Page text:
Did I feel a bit “burnt” when I was ignored at the clothing store? Sure. Although I’m likely to give them another chance (but probably with a different salesperson), interactions like that don’t help reduce the churn rate or increase the retention rate.

Here are some specific examples of where these issues (opportunities!) might exist at your organization:

  1. Every staff member of your organization who might have any type of customer/donor contact must be up-to-date on your events and fundraising programs. If you’re about to send out something to your database, make sure that every staff member is aware of the message before it “hits”.

  2. Look carefully at every method of interaction that a customer/donor could have with your organization. Telephone is the most obvious, but just as important are communications to you via email, snail mail, social media, and even IRL.

  3. If the customer/donor identifies themselves as a donor, the staff member should immediately say some version of “thank you so much for your support!”

  4. I’ve written before about the importance of saying “thank you” to donors, but existing or potential donors contacting you should be greeted with something like “How can I help?”

  5. If the staff member doesn’t know the answer, it’s completely acceptable for them to say “I don’t know the answer, but I can get that for you.” They should add something like “Would you prefer to hold for the person who’s responsible for that area, or would you prefer for me to have someone call you back with the answer.” Just saying “one moment” and then transferring said caller to someone’s voicemail isn’t okay — and will be likely to find you with one less donor — unless the caller is specifically okay with being transferred to voicemail. A great addition here, if the caller is transferred to voicemail, is to say “thank you so much for contacting us”.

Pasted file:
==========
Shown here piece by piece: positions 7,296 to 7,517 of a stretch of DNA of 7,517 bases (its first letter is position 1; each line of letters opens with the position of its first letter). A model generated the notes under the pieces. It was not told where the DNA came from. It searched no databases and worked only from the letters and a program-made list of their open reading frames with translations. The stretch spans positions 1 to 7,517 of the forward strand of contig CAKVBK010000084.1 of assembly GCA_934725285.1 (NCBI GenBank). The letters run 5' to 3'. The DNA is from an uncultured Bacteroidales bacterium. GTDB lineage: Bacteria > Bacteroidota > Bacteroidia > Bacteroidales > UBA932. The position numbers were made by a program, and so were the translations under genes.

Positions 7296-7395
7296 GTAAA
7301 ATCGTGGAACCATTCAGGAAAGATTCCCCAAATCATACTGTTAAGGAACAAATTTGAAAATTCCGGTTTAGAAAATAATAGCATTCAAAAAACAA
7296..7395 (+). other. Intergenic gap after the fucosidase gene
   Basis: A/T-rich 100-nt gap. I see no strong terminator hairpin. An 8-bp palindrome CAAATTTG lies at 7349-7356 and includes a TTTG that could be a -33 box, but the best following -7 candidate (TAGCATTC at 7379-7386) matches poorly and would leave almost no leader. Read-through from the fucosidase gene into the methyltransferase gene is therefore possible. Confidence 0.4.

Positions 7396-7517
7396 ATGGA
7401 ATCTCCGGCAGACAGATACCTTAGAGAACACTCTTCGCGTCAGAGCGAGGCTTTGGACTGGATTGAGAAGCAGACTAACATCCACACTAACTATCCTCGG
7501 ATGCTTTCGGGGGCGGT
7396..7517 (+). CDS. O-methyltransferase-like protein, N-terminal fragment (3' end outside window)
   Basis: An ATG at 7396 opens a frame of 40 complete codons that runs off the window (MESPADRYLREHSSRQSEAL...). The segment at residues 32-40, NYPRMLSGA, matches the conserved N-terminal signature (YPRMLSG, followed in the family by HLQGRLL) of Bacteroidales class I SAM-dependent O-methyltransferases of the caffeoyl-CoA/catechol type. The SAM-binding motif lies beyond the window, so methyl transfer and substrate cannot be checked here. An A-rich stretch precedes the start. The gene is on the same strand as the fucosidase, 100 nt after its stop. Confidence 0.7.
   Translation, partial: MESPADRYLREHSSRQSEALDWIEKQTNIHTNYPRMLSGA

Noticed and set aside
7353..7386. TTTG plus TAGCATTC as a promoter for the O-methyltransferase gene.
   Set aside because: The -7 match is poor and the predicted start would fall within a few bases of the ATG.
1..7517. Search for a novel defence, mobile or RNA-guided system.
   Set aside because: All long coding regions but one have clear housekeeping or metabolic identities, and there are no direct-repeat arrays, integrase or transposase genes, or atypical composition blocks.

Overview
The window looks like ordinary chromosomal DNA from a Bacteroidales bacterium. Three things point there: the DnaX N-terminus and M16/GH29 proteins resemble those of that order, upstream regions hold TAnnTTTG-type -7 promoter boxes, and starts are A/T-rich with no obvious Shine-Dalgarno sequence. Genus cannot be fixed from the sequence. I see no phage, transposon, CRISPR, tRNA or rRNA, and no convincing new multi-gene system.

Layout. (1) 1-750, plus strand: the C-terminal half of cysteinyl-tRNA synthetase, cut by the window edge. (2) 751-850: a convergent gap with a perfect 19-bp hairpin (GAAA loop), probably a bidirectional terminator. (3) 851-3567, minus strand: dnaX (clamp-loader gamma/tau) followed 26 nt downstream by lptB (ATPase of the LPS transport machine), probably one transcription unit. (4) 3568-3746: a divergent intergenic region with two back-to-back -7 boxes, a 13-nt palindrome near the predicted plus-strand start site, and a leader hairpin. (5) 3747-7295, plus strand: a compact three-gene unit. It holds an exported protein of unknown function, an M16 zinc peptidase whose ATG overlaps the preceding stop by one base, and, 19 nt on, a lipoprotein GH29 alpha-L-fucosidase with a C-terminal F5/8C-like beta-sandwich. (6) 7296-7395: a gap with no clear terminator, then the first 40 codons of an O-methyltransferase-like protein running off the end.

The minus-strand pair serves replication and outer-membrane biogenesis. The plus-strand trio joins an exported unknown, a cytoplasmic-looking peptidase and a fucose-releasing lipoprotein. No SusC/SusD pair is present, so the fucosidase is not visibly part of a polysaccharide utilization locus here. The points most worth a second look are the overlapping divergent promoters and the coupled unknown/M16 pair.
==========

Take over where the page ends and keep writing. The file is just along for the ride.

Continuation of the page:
6. If a staff member takes the customer/donor’s information and offers to follow up on their behalf with the right person, be absolutely certain that the follow up occurs. You don’t want to lose that donor because someone took vacation time the day after the call and nobody calls them back for a week. In other words, that call should be treated as gold! (see “retention rates” above.)

  7. Make sure that your “point of contact” staff person knows the basics of how a caller/customer/donor can make a donation — including online/offline/check/DAF/credit cards, etc. Do NOT just send them to the website and hang up the phone. The caller is likely calling because (a) they were already on the website and contacted you because they couldn’t find the info they needed, or (b) they’re not comfortable with making donations online, or (c) they don’t want to make any donation unless they’re talked to a “live person” (see one of the numerous articles on the erosion of trust in giving, including this). Think about how you feel when you don’t find what we’re looking for on a website, call the number given online, and are told to get the information from the website — ugh!

  8. Ensure that all staff members understand the terminology of giving, so that they know what the call is about. For example, all staff should know the terms development, advancement, bequest, legacy gift, endowment, memorial gift, DAF, etc. (With about $131B in DAF’s ready to be distributed, don’t forget that last part.)

  9. If a customer or donor offers any information that might be helpful to the organization (separate from the “I want to give you money” part), make sure that the staff member thanks the caller for their thoughts, and assures them that the information will be acted upon.

  10. …and keep those “thank yous” coming.


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- Lisa